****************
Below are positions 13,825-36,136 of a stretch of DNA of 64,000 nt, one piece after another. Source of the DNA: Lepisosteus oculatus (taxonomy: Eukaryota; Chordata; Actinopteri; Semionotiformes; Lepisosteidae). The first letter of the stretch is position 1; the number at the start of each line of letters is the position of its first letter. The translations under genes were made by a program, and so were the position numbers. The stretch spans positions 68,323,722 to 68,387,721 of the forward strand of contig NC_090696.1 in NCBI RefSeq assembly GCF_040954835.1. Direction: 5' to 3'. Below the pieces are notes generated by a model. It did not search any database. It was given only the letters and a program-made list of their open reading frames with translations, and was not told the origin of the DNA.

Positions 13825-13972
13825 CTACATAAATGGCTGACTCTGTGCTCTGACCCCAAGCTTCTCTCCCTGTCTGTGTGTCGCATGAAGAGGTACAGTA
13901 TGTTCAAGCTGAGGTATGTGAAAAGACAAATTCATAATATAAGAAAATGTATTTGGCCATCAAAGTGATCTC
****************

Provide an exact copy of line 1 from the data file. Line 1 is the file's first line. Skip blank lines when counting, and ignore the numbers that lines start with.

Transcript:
Below are positions 13,825-36,136 of a stretch of DNA of 64,000 nt, one piece after another. Source of the DNA: Lepisosteus oculatus (taxonomy: Eukaryota; Chordata; Actinopteri; Semionotiformes; Lepisosteidae). The first letter of the stretch is position 1; the number at the start of each line of letters is the position of its first letter. The translations under genes were made by a program, and so were the position numbers. The stretch spans positions 68,323,722 to 68,387,721 of the forward strand of contig NC_090696.1 in NCBI RefSeq assembly GCF_040954835.1. Direction: 5' to 3'. Below the pieces are notes generated by a model. It did not search any database. It was given only the letters and a program-made list of their open reading frames with translations, and was not told the origin of the DNA.